Enforcing the Animal Welfare Act

Page last updated: Thursday, 4 May 2023 - 1:08pm

Please note: This content may be out of date and is currently under review.

The Animal Welfare Act 2002 (the Act) encompasses all live amphibians, reptiles, birds and mammals other than humans. This includes companion animals, native animals, livestock and animals used for research and teaching but does not extend to invertebrates or fish. The Act intends to promote and protect the welfare, safety and health of animals, ensure the proper and humane care and management of animals in accordance with generally accepted standards, and reflect the community’s expectation that people in charge of animals will ensure that they are properly treated and cared for.

Who enforces the Animal Welfare Act?

The Department of Primary Industries and Regional Development (DPIRD) is the department of the public service assisting the Minister for Agriculture and Food in the administration of the Act.

The enforcement of the Act is divided into two key parts:

  • General inspectors enforce the provisions concerning offences against animals (including cruelty against animals) contained in Part 3 of the Act.
  • Scientific inspectors enforce the provisions concerning the use of animals for scientific purposes under a licence contained in Part 2 of the Act. For more information on scientific inspectors, visit the scientific purposes webpage.

A general inspector and a scientific inspector have different powers and functions under the Act.

General inspectors

The enforcement of the provisions concerning offences against animals in Part 3 of the Act is primarily conducted by general Inspectors from the Royal Society for the Prevention of Cruelty to Animals, Western Australia (Incorporated) (RSPCA) and the Livestock Compliance Unit (LCU) within DPIRD's Animal Welfare Regulation project. General inspectors of both organisations investigate complaints of cruelty against animals and carry out a range of compliance and enforcement actions.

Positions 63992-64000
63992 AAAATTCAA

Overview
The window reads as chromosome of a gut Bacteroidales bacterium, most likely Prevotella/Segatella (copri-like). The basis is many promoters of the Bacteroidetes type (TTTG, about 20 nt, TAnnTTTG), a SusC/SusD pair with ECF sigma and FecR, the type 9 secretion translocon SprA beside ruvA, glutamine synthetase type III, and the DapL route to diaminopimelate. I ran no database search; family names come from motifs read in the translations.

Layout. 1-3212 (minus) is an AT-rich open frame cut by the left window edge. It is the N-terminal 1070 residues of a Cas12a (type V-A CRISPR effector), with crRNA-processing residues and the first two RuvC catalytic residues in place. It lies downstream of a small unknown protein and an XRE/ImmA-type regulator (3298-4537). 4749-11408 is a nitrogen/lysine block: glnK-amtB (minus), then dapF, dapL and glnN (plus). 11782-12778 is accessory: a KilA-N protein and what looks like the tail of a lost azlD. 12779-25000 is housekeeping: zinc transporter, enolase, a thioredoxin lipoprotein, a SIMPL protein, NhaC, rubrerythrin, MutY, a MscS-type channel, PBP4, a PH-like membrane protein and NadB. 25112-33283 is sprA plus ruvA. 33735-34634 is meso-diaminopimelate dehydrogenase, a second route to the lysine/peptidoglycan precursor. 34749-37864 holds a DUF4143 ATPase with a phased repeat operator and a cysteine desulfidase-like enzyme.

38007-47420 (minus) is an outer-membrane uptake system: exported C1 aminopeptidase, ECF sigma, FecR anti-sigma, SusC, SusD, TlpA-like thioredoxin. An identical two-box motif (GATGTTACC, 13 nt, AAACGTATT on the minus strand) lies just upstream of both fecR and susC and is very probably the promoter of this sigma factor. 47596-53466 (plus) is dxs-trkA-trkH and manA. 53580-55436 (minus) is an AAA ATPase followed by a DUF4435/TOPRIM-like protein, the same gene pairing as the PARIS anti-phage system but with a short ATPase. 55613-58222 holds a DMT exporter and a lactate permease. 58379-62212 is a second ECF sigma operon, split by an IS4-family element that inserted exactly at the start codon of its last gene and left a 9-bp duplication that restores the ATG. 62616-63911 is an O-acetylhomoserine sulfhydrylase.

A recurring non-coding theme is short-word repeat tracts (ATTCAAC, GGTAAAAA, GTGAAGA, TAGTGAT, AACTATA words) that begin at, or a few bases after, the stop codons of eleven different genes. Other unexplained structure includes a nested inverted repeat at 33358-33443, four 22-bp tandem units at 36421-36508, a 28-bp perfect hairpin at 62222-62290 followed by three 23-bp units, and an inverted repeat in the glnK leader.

DPIRD acknowledges that the RSPCA may have or advocate policies that differ from those of the Western Australian Government. However, the RSPCA separates their compliance and enforcement role and policies from their other policies.

In addition, members of the staff of the Department of Biodiversity, Conservation and Attractions (DBCA) and local governments have been appointed as general inspectors. All WA Police officers have the powers of a general inspector.

RSPCA general inspectors

The RSPCA general inspectors' enforcement and compliance responsibilities under the Act include:

  • receiving and investigating complaints of animal cruelty
  • undertaking inspections and other compliance activities for non-commercial livestock and companion animals
  • educating members of the public on responsible pet ownership practices
  • conducting enforcement activities, including prosecution where appropriate.

Livestock Compliance Unit 

The LCU's enforcement and compliance responsibilities under the Act relate to commercial livestock and include the following:

  • promoting compliance with the Act
  • animal welfare monitoring at livestock aggregation points across all levels of the livestock supply chain (for example, saleyards, feedlots, abattoirs, knackeries and ports)
  • investigating reports of cruelty to livestock
  • conducting compliance and enforcement actions, including prosecution where appropriate
  • providing extension and education in relation to animal livestock.


Contact information

Animal Welfare General Enquiries